I also like to use my camping and backpacking gear even if I’m not camping, because it’s compact and lightweight, which is just as useful on a road trip. Saving space while traveling is always important, regardless of how you’re getting there.

If you don’t have a suitable indoor kitchen space, make your mess outside! Really, it’s easier to dispose of things and deal with unanticipated spills. Being a creative leftie, I tend to knock things over a lot.

Hasselbrink_3J5A7032-2If you do cook outside, watch out for critters. I am super mindful of not wanting to invite animals for dinner, especially bears! So I never leave stuff unattended, and I am pretty thorough in my clean up. This means that I pick up even the smallest bits of trash (micro-trash), and I thoroughly scrub all of my dishes so that lingering food smells don’t invite any critters for a late-night snack.

Hasselbrink_3J5A7035-2 This is where it’s really handy to have the bins! Use one bin for washing dishes, and another for rinsing. Most campgrounds will have a place where you can dispose of grey water.


Even if you can wash your dishes inside, if it’s a warm, sunny summer day, it’s actually kinda fun to wash them outside!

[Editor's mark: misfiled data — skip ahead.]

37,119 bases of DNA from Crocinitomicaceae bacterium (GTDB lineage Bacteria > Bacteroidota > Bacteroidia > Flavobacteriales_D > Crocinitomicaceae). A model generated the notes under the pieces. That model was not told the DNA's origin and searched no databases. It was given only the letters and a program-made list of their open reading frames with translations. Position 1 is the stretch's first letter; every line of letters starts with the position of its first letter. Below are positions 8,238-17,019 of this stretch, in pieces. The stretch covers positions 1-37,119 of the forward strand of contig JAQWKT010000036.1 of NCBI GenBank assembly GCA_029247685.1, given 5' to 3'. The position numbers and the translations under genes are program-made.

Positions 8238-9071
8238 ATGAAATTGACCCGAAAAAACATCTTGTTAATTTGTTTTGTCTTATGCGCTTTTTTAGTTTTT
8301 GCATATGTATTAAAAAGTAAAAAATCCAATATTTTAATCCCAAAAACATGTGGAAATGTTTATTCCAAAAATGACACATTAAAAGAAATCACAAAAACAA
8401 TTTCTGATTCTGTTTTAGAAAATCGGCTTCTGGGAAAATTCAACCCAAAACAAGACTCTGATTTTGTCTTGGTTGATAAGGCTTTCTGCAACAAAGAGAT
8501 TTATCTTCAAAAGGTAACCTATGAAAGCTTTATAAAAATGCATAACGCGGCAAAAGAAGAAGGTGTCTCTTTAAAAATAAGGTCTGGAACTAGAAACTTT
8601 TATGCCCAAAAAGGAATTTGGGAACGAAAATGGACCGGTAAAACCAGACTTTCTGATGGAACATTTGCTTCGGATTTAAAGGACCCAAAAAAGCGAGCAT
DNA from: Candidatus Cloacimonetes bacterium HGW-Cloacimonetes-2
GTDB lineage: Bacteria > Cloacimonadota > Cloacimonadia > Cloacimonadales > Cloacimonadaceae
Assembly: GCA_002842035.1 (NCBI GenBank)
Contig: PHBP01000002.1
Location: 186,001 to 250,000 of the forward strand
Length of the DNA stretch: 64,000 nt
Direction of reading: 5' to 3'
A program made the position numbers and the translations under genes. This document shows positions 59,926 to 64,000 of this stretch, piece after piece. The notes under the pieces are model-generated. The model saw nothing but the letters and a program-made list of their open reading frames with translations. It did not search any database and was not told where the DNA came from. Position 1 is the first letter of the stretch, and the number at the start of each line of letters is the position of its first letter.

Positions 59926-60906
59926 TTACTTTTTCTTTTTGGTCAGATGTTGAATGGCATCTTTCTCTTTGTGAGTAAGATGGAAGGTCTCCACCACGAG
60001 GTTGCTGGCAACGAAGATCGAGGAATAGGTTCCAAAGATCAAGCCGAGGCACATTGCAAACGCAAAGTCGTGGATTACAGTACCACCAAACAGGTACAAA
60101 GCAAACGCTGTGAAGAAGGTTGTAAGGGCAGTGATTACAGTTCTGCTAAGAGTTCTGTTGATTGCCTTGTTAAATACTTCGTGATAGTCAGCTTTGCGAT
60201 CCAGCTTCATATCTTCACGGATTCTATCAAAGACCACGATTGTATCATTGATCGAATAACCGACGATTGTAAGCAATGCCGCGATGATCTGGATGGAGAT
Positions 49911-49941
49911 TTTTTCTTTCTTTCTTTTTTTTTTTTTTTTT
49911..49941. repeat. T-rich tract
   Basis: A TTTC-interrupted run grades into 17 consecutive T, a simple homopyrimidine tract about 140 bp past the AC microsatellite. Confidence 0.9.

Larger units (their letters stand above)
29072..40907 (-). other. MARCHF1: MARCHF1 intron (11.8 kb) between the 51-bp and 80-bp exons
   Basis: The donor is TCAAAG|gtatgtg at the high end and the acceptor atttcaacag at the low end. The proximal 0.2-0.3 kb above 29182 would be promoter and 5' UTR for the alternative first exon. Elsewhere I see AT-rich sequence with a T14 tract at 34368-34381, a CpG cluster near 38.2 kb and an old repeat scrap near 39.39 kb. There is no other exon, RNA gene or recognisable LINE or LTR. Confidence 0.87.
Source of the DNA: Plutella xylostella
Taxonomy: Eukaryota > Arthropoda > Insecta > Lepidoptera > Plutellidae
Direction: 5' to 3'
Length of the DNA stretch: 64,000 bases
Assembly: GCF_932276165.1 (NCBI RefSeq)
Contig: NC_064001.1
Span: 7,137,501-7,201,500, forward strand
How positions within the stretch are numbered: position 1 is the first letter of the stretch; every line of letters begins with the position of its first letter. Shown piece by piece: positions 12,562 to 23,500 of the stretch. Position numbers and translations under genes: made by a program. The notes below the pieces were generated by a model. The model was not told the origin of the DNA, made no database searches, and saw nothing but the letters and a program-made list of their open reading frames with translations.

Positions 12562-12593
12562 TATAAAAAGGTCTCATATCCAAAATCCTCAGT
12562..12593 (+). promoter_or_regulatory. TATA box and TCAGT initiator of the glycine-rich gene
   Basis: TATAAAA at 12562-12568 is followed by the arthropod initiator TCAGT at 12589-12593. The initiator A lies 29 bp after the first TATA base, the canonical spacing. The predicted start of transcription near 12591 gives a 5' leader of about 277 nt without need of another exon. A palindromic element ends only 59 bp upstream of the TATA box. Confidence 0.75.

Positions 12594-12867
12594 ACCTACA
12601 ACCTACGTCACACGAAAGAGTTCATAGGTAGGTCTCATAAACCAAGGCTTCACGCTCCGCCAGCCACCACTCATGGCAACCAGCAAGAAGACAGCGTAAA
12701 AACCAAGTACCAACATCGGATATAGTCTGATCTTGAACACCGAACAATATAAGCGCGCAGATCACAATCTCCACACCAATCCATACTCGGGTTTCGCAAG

PS: If you’re really trying to save space, dispense some soap into a small portable squeeze bottle. Tuck it into a sealable plastic bag with the sponge, and you’re set!

Got questions about how I do it? Feel free to ask away.



1 or 2 large zucchini or yellow squash

Handful cherry tomatoes, halved

Lemon juice or balsamic vinegar

Olive oil

Parmesan or pecorino, shaved

Fresh herbs such as basil, parsley, oregano, or chives

Sea salt and freshly cracked black pepper


Using a vegetable peeler, shave the zucchini into long ribbons. Add the cherry tomatoes. Drizzle with lemon juice or balsamic vinegar, a generous glut of olive oil, the cheese, and the herbs. Sprinkle with salt and pepper to taste. Toss together and serve!

Thanks to method for sponsoring this post. Content like this sustains me as a creative freelancer!